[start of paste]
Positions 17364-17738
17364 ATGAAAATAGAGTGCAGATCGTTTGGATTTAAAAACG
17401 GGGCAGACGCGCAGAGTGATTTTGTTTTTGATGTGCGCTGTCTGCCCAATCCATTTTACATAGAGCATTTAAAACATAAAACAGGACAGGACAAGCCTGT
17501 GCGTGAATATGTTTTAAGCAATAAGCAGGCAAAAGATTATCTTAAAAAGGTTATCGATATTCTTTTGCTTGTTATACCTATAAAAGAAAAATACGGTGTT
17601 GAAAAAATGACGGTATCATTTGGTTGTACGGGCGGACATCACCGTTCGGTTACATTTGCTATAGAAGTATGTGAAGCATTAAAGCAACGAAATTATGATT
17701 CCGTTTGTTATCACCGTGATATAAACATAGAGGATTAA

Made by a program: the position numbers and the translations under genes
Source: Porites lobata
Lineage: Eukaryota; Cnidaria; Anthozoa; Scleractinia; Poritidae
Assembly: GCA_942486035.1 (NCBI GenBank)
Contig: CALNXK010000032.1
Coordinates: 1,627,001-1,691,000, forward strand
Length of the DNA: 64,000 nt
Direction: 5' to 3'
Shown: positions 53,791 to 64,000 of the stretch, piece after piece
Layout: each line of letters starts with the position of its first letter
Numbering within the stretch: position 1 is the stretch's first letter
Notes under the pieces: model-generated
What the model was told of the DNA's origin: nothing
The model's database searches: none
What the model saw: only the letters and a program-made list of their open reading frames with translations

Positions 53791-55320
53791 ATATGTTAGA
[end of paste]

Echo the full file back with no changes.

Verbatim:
Positions 17364-17738
17364 ATGAAAATAGAGTGCAGATCGTTTGGATTTAAAAACG
17401 GGGCAGACGCGCAGAGTGATTTTGTTTTTGATGTGCGCTGTCTGCCCAATCCATTTTACATAGAGCATTTAAAACATAAAACAGGACAGGACAAGCCTGT
17501 GCGTGAATATGTTTTAAGCAATAAGCAGGCAAAAGATTATCTTAAAAAGGTTATCGATATTCTTTTGCTTGTTATACCTATAAAAGAAAAATACGGTGTT
17601 GAAAAAATGACGGTATCATTTGGTTGTACGGGCGGACATCACCGTTCGGTTACATTTGCTATAGAAGTATGTGAAGCATTAAAGCAACGAAATTATGATT
17701 CCGTTTGTTATCACCGTGATATAAACATAGAGGATTAA

Made by a program: the position numbers and the translations under genes
Source: Porites lobata
Lineage: Eukaryota; Cnidaria; Anthozoa; Scleractinia; Poritidae
Assembly: GCA_942486035.1 (NCBI GenBank)
Contig: CALNXK010000032.1
Coordinates: 1,627,001-1,691,000, forward strand
Length of the DNA: 64,000 nt
Direction: 5' to 3'
Shown: positions 53,791 to 64,000 of the stretch, piece after piece
Layout: each line of letters starts with the position of its first letter
Numbering within the stretch: position 1 is the stretch's first letter
Notes under the pieces: model-generated
What the model was told of the DNA's origin: nothing
The model's database searches: none
What the model saw: only the letters and a program-made list of their open reading frames with translations

Positions 53791-55320
53791 ATATGTTAGA